Now, there are still better ways to do things of course. It all just sits on a scale of appropriateness, and we should try to stack the chips in our favour to get the most out of the primary objectives. So, it may not be the most appropriate to schedule an intense lower body strength session the day before you go into an intense running threshold session. And so we should look to separate our sessions so we can still keep the goal, the goal. Often a good rule of thumb is to leave 24-48 hours between those 'hot' sessions. However, the more accustomed you are to strength training, the less novelty of the stimulus, the less time you would need to recover. If the stimulus of strength training is novel for you i.e if it is something that is entirely new for you, then you should be more considerate of its impact. It also matters where localised fatigue occurs. There is very little concern from having an upper body strength session in the morning and then a tempo session on the bike in the evening, for example. Lastly, we should consider modality. We know that running requires a little more neuromuscular demand than 'off feet/non-impact' conditioning methods e.g. cycling, rowing and swimming. From my own experience I am far more cautious about making sure I give myself enough rest between my lower body strength sessions and running than I am about bike sessions.


When it comes to looking at the week in general, and from what we know about strength training more likely to impair more intense tempo and threshold sessions, then it perhaps might be more sensible to go into those sessions fresh, and plan your strength sessions closer to sub-maximal/steady state/zone 1&2 efforts. A good structure, and one for me that I currently use, is to focus on the more intense endurance (namely running) session at the start of the week, and my longer slower sessions towards the back end. I try to consolidate my lower body strength day with an easy bike, and then give myself a full recovery day afterwards. This I feel works best for me, where the sessions are divergent in intensity so they don't interfere with each other, but also mean I can enjoy the day off whilst still keeping my volume of bike training up where I would like it to be (competing in duathlon in September). This also works because typically I have Thursday afternoon out of the gym, and I have more time on weekends in general. Programmes are no more than artificial maps, and for them to be actionable they have to be realistically achieved! And when in doubt, just scale appropriately!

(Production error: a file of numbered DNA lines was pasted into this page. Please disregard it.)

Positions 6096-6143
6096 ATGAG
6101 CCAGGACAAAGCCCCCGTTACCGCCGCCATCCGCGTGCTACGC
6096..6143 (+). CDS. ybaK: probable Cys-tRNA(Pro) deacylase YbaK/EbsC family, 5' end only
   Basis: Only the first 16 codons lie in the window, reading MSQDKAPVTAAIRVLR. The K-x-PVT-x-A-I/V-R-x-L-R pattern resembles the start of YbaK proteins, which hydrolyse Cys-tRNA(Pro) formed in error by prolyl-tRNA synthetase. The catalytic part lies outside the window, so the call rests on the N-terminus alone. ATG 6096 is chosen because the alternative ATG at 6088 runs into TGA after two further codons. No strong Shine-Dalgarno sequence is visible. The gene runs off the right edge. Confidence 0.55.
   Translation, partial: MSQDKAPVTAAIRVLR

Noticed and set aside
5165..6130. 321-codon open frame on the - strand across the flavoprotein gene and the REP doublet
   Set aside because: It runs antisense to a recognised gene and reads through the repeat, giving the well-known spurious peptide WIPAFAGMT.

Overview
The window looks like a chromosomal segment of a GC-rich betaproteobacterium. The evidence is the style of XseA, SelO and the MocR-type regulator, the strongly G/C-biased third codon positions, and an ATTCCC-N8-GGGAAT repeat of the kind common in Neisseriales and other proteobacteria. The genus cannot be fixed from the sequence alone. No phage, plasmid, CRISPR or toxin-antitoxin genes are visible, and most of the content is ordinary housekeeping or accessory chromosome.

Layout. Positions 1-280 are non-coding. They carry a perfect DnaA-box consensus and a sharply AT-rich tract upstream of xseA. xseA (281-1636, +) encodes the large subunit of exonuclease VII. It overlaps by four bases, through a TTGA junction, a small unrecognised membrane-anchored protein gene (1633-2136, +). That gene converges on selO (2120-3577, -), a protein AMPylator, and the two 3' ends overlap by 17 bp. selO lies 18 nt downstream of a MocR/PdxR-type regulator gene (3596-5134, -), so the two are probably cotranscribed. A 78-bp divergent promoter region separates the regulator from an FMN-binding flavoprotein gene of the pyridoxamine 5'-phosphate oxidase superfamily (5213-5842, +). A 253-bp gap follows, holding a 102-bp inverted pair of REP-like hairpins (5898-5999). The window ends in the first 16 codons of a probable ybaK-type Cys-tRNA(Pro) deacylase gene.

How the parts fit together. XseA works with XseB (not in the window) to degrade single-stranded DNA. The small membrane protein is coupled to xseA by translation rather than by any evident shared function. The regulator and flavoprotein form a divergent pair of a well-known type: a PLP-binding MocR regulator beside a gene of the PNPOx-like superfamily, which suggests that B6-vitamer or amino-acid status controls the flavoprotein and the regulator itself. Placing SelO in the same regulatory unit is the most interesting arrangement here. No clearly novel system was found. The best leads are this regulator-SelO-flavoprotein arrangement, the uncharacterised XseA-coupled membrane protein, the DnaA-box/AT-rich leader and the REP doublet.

Be mindful, this is my weekly training, and in total, I have trained in some way shape or form for 20 years!



Ref: The effects of exercise-induced muscle damage on varying intensities of endurance running performance: A systematic review and meta-analysis. Dean Burt, 2023.


Compatibility of Concurrent Aerobic and Strength Training for Skeletal Muscle Size and Function: An Updated Systematic Review and Meta-Analysis. Moritz Schumann, 2022.


Training Considerations for Optimising Endurance Development: An Alternate Concurrent Training Perspective. Kenji Doma, 2019.


The progress theory podcast, Phil Price & Kenji Doma.




Comments


bottom of page